promotional products

Printing your company name on popular products (like hats, mugs, and calendars) is a simple way to spread brand awareness. When done correctly, these promotional products benefit the end user just as much as the company they promote. Many branded promotional products act as great giveaways; the consumer gets a free (and often practical) item, while the company gets its name in front of potential consumer eyes, increasing brand recognition.

Creating those products is the first step — using them to actually boost your bottom line is the next. Not all branded items have to be free giveaways. If a promotional product is useful enough, you can actually charge a little something for people to buy it, even if it’s branded with your company name.

Read our expert tips and guidance on how to sell promotional products that boost your brand and revenue:

Narrow Your Market

It’s a big business world out there — you don’t need to create items for every single industry or niche. Decide on one or two areas that make the most sense to target, based on what products you’ll use to promote your brand, and which industries would most likely use those products. For vendor companies, it makes sense to create promotional products that your clients need anyway. If your company sells medical products, consider a sports water bottle that orthopedic surgeons can give out in their customer welcome packages. If you manufacture car parts, you may go for an air freshener that repair shops can give to customers when each job is complete.

By choosing just one or two areas to focus on, you narrow your audience down to a manageable size, allowing you to focus on marketing your promotional products to their specific needs. Once you’ve determined your target market, find ways to reach that audience; through direct mail offers, email blasts, or attending industry conferences, for instance.

Offer Samples

Create physical samples of your business’ products that have your brand name on them. This will show potential customers exactly what their item can look like at the end of production. If a potential account is large enough, you may print up several options to leave with a promotional product decision-maker. You can even consider adding that company’s logo to the item, alongside your own. In that way, you are providing promotional products for them to use with your own branding, too. If you are setting up a booth at a trade show, bring plenty of options for conference attendees to browse.

Follow Up

Purchasing promotional products is not at the top of any company’s to-do list — so it’s your job to remind your contacts about deals and deadlines. If you feel like a company is on the fence about making a purchase, you may offer free shipping (or another compelling discount) to help push them through the purchase funnel. Once you have the “yes,” call and place the order yourself. Don’t wait for the person to fill out an online form — make it your job to do all of the extra work. The fewer hoops you make your consumers jump through, the easier it will be for them to decide to purchase with you again in the future.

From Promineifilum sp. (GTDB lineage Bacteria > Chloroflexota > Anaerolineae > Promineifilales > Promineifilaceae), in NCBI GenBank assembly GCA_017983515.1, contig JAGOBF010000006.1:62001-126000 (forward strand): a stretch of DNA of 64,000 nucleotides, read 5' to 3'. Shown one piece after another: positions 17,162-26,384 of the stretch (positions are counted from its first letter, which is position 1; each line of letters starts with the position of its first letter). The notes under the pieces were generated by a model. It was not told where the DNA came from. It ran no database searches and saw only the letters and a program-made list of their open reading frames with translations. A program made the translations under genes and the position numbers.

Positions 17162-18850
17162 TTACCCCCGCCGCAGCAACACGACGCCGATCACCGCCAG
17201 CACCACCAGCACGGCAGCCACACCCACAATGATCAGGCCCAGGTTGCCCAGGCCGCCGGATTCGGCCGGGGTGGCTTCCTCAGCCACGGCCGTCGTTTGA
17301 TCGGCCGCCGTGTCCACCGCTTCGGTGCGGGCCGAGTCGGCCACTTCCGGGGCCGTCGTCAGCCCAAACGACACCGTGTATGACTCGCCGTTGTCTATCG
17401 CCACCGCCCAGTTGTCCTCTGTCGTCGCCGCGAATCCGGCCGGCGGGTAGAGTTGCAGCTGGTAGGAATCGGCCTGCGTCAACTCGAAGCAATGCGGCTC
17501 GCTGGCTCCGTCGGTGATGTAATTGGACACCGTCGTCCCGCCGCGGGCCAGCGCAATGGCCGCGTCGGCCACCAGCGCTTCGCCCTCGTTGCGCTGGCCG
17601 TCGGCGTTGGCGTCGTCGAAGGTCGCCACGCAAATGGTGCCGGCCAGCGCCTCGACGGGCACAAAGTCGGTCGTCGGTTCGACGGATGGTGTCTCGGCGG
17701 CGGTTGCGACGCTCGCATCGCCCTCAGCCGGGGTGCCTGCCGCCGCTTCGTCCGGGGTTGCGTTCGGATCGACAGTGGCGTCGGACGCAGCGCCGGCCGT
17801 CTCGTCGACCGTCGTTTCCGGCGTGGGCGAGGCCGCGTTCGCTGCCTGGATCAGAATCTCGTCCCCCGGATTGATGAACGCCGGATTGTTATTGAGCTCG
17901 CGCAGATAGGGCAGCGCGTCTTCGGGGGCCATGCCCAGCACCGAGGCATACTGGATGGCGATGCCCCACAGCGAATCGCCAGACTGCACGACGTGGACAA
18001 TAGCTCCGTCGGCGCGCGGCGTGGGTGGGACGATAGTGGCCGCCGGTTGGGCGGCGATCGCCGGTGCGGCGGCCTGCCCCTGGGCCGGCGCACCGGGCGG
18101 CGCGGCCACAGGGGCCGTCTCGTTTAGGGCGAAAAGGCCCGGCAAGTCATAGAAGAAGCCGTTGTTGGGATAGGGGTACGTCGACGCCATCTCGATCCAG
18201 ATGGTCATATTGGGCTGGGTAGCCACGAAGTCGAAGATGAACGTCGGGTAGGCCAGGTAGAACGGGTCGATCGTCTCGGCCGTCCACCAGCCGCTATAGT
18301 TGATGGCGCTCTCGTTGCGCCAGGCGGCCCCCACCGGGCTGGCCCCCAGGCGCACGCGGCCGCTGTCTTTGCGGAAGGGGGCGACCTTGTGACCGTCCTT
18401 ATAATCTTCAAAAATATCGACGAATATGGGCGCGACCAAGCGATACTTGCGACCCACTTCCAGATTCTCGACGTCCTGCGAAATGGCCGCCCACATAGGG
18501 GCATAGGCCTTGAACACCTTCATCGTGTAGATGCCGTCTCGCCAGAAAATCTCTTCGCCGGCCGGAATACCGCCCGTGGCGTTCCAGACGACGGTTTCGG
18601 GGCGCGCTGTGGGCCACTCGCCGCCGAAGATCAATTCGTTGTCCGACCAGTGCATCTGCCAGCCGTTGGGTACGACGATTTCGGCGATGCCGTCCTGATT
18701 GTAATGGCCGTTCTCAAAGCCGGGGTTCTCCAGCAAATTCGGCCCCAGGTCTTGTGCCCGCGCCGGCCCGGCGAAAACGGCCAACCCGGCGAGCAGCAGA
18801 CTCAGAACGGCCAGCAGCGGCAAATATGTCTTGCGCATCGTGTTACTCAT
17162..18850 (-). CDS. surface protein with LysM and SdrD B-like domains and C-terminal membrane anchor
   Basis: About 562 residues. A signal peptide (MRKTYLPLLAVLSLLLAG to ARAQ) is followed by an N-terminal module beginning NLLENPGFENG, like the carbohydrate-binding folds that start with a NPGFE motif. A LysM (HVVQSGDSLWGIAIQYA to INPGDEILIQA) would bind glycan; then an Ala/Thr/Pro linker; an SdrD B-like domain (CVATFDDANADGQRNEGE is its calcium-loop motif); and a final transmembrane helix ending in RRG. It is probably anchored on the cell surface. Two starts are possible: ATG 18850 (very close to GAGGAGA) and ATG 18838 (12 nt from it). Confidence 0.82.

On the flip side, you will also find people who prefer to order on their own, without any interference. So, make sure your promotional products are also incredibly easy to order without help. This is best accomplished through an online order form or one that is faxed to you. Make it a possibility for your consumers to order on their own, in a quick and simple manner, or to have you take care of all the heavy lifting, hassle-free. That way, you’ll capture both types of consumers.

Solicit Feedback

As you sell your promotional products, send a follow-up “thank you” email to each consumer, along with a simple customer service survey. Make the survey as short as you possibly can, while still including the most impactful questions. Ask about the quality of the products they received, the pricing, and more.

Consider designing it so they can rate their level of satisfaction with the products; and remember to add space where they can explain their rating (this is especially useful if one particular product gets poor ratings, so you can attempt to identify why the product didn’t please). Find out what products the company would buy from you in the future. Always leave a spot for people to write whatever they want — you’re likely to learn a wealth of information. As you read through the survey responses, adjust your production and sales tactics to meet consumer demands, desires, and concerns.

It’s All About the Value

Figuring out how to sell promotional products can feel like a daunting process, especially when most promotional items are seen as free giveaways only. The truth is, if you’re offering real value to your consumers in some way, custom promotional products spread positive buzz about your company, and can even make you a little bit of money. Start with the steps in this article, and adjust them based on your particular industry and consumer responses. Find ways to offer a needed item at a reasonable cost — if you can achieve those two things, most companies won’t mind at all that you add your own branding to the items.